Sunday, September 28, 2003

Uncle Jake and the 40,000 cheering fans

My sister and her family got here Friday afternoon for our fabulous weekend together, and we hopped right on the train—my four-year-old nephew about shit himself sideways from all the excitement—and headed downtown to my office so I could show him off to my adoring co-workers. Then we went to what I always considered to be a tourist trap of a restaurant at the base of the mighty John Hancock Center—and it was fabulous! The menu puts delicious twists on standard restaurant fare, and the décor has this Goudí-inspired organic vocabulary that creates a fascinating, otherworldly ambience. Our tummies happily engorged, we waddled over to the evil consumerist mother ship down the block for some incredulous gawking before we headed home to chat and pull out the couch so Gunnar could have a sleeping adventure.

Saturday ranks as one of the great mountaintop experiences of my singing career: I sang the National Anthem with with the Chicago Gay Men's Chorus in front of 40,000 rabid Cubs fans right before the Cubs clinched their division victory over the Pittsburgh Pirates in a frenzied double-header.

I couldn't decide what I was more afraid of as we marched onto the field (through a gate fittingly labeled Q): getting booed (or worse) when we were introduced or becoming disoriented by the sound delay sure to ricochet around the stadium when we sang. But neither nightmare happened. Everyone cheered when we were announced, and the sound system made our 90+ voices resonate with a stirring power that sent shivers up and down my spine and tears rolling down my cheeks. People continued waving and cheering as we left the stadium—and when they passed out the chorus' comp tickets for the game, there were miraculously four left over ... so my whole family suddenly got to go to the double-header together. My brother-in-law, the quintessential sports-loving straight man, was like a kid in a candy store all throughout what was a historic (and pretty exciting) first game. Gunnar had enough patience, though, to last only nine innings, so he and my sister and I bought Cubs hats and went shoe shopping while Steve stayed behind to watch the second game with all my gay friends. And when it was all over, the four of us capped off the day with dinner at an Evanston restaurant built in an old firehouse—which all but sent my little firefighter-obsessed nephew over the edge.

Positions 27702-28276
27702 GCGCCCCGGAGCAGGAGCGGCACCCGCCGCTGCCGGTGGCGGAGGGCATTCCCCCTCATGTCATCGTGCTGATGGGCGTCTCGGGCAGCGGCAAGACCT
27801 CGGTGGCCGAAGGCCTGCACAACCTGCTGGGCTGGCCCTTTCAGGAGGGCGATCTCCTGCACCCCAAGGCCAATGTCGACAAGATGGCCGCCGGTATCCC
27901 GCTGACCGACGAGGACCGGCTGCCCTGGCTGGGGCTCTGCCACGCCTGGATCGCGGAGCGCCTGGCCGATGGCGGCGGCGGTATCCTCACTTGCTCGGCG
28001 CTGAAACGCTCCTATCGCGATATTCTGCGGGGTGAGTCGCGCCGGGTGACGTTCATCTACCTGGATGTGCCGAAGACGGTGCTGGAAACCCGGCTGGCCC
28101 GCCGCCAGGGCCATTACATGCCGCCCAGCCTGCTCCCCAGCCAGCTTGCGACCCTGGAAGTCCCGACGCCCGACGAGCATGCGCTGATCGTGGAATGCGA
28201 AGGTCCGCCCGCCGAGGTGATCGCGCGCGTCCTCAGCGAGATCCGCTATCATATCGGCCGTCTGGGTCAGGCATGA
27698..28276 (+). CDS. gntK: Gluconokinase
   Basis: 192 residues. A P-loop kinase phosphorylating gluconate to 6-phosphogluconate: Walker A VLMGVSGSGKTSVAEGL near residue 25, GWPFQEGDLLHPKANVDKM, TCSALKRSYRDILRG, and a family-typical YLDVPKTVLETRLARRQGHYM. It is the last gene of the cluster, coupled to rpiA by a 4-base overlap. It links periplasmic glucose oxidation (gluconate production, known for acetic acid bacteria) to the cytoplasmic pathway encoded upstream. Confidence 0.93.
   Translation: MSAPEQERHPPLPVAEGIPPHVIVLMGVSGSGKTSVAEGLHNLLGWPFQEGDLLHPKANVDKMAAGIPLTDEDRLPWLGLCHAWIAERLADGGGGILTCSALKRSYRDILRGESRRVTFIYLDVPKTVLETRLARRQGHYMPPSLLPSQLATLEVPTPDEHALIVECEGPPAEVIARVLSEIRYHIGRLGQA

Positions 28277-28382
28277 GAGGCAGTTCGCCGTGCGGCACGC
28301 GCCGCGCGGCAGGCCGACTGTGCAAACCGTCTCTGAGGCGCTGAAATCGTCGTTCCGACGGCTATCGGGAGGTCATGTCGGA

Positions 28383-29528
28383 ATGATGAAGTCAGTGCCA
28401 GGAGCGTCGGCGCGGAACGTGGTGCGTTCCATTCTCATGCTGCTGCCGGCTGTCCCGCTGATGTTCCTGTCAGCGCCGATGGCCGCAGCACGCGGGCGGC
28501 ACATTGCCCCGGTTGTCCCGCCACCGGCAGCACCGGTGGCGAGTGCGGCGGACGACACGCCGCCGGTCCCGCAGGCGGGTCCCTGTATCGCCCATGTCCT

This morning, after a breakfast of Mickey Mouse waffles and Ralph Vaughan Williams, we headed to the Chicago Children's Museum for more Gunnar overstimulation and quite a few exhibits that were probably more interesting for us than for him. (And while fascinating and surprisingly clean, this museum appears to be a terrible place for picking up men.)

Now everyone's gone and I'm left with a quiet house to put back together and some pretty amazing memories to keep me company.

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